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Dr. Peter Igarashi

127 RSOM graduates begin residencies in summer; one-quarter will stay at SB Medicine, others to practice in NY and all over the country

The Renaissance School of Medicine (RSOM) at Stony Brook University celebrated its 49th Convocation on May 17 by conferring MD degrees to 127 graduates who will begin their first assignments as resident physicians this coming summer. Collectively, they will practice in New York State and 19 other states. Approximately one-quarter of the class will be residents at Stony Brook Medicine locations.

Peter Igarashi, MD, presided over the convocation for the first time as Dean of the RSOM. He also led the graduates in reciting the Hippocratic or Physicians’ Oath for the first time as MDs. John M. Carethers, MD, Vice Chancellor for Health Sciences, University of California, San Diego, delivered the Convocation Address.

“All of you are beginning a career in medicine when the need for physicians has never been greater, and the skills you have learned while at Stony Brook have laid the foundation for your career,” said Hal Paz, MD, MS, Executive Vice President for Health Sciences, Stony Brook University, and Chief Executive Officer, Stony Brook University Medicine, who delivered the welcome remarks.

“Among you, we have future residents in internal and emergency medicine, anesthesiology, neurology, psychiatry, and pediatrics, to name just a few – all committed to providing compassionate, patient-centered care in a wide range of communities. I’m delighted to learn that a majority of you are staying in New York, with many beginning your careers right here at Stony Brook.”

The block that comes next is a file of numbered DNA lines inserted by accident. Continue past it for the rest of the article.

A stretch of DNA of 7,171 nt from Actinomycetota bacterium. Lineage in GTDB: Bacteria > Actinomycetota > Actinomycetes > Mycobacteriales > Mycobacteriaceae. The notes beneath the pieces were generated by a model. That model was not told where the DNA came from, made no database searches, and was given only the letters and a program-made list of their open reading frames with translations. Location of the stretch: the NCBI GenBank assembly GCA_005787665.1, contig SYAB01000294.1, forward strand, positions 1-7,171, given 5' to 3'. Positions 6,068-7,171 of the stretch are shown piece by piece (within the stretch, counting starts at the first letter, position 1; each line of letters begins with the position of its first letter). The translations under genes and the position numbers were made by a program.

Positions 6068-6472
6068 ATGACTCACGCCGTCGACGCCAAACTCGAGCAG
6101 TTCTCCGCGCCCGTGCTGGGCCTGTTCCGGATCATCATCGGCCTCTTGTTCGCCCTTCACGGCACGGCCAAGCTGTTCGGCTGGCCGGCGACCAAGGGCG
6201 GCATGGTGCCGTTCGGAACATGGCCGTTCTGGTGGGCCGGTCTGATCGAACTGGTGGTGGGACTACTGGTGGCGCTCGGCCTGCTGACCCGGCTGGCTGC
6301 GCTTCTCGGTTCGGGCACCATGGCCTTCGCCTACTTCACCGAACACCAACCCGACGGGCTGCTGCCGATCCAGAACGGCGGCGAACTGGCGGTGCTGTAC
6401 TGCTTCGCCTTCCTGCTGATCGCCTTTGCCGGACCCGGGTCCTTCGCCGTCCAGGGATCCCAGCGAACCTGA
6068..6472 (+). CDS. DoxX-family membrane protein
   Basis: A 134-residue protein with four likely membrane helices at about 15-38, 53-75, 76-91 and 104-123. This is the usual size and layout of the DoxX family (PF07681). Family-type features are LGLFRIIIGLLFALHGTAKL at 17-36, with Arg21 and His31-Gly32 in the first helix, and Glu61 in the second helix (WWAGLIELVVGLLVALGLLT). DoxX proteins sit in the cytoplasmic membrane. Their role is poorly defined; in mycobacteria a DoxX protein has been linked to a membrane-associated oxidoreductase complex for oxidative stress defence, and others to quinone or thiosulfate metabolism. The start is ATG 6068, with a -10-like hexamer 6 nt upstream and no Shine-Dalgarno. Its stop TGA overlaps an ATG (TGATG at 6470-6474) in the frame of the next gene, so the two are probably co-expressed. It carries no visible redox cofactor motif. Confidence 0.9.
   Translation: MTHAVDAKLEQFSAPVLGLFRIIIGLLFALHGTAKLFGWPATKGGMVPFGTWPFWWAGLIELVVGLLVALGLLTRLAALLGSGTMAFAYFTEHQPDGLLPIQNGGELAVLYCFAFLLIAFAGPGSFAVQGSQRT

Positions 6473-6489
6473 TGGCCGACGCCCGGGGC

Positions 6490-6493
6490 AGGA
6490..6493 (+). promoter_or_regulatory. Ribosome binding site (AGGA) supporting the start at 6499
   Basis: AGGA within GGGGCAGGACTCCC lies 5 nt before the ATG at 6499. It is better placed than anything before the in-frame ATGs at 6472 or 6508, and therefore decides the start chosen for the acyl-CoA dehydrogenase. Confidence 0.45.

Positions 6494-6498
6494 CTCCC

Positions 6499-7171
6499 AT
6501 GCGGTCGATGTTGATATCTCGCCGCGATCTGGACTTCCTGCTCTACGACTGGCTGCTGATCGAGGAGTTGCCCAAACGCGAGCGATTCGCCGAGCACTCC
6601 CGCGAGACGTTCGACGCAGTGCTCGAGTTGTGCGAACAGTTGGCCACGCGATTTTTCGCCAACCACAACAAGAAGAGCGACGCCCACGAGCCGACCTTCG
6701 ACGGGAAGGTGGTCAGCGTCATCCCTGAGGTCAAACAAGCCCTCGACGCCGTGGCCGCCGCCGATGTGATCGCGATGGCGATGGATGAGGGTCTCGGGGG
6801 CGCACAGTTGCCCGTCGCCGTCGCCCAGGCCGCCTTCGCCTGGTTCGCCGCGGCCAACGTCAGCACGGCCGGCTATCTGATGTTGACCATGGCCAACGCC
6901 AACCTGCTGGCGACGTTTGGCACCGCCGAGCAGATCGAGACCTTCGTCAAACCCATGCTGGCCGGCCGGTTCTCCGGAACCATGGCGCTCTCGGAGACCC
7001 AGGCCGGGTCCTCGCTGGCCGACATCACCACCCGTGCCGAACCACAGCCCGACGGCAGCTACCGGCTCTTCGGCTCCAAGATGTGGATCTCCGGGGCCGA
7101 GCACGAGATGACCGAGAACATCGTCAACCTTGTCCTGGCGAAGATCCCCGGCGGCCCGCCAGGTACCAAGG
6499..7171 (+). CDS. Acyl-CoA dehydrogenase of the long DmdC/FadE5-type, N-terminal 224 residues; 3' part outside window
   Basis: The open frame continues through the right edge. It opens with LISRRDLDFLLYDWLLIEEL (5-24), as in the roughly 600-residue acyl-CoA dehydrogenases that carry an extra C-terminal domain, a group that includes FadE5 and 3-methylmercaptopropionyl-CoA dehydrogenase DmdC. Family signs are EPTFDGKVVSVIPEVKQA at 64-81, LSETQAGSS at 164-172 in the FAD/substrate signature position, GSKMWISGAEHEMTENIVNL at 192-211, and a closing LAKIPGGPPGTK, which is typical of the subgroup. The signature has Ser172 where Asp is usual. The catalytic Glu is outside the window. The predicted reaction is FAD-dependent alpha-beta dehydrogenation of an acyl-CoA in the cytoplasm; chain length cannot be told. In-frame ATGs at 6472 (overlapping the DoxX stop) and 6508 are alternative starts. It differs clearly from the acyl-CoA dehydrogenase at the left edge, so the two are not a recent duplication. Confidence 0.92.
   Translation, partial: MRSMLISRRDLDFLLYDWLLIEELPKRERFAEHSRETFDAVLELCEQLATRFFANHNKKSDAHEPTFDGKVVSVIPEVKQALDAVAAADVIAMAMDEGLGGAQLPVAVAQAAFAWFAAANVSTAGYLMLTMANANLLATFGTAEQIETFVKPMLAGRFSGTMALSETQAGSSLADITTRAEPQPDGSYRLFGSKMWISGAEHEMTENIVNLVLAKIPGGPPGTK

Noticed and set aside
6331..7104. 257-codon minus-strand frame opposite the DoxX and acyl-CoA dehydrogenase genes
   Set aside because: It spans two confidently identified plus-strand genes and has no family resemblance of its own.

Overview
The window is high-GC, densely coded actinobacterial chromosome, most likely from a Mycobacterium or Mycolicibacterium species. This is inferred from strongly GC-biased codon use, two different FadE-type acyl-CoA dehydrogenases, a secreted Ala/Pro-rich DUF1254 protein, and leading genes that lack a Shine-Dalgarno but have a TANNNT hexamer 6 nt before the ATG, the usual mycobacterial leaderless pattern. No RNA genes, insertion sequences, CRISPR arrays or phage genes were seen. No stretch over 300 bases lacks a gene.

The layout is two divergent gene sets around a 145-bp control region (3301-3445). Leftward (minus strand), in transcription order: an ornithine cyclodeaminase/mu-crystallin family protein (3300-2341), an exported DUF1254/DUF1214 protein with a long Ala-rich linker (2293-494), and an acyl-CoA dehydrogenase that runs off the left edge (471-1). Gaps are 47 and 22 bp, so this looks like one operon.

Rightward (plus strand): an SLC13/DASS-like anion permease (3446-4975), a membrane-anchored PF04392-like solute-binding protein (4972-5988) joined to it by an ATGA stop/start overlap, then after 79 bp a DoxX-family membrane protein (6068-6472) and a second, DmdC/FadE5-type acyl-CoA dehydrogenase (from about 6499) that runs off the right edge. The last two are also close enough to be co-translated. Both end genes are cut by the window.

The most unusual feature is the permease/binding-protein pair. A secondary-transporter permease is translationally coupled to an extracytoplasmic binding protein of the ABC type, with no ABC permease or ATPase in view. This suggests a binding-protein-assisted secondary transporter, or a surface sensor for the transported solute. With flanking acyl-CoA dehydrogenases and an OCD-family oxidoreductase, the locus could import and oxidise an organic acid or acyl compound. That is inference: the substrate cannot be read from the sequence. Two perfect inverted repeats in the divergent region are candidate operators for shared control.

One of the new graduates who will remain at Stony Brook Medicine as a resident in Emergency Medicine is Erin Lavin. Remarkably, she gave birth just a day before the Convocation and was on hand – with baby girl – at the ceremony.

“For most of you, almost your entire medical school education has taken place under the oppressive cloud of the Covid-19 pandemic. This is certainly not what you signed up for when you arrived in 2019,” said Dr. Igarashi. “When the pandemic struck New York, you rapidly pivoted to remote learning and social distancing. When in-person clerkships were again permitted but vaccines were not yet widely available, you bravely came into the hospital to learn how to take care of patients. Your resilience and dedication have brought you here today.”

The graduates join more than 5,800 Stony Brook alumni who earned their MD degrees from the RSOM. This latest group of newly minted physicians joins the healthcare workforce in a post-pandemic era that requires a continuing need for more physicians because of such trends as aging populations, the prevalence of chronic diseases, and new long-term illnesses emerging from the pandemic. The transformation of healthcare such as the growth of telemedicine and more specialty care services will also broaden these new physicians’ opportunities.

Primary Care services such as Medicine and Pediatrics will remain as needed and growing practices in our society. According to an Association of American Medical Colleges (AAMC) 2021 report, our country faces primary care shortages ranging from 21,000 to 55,000 practitioners over the next decade. A significant portion (21 percent) of the graduates will enter primary care fields starting with their upcoming residencies.

Some of the new graduates moved into the field of medicine more quickly than the traditional four years. The RSOM’s 3-year MD program continues to add students. This year, 11 students graduated from that track, the highest number in the school’s history.


Dr. Peter Igarashi is the incoming dean of the Renaissance School of Medicine. Photo from University of Minnesota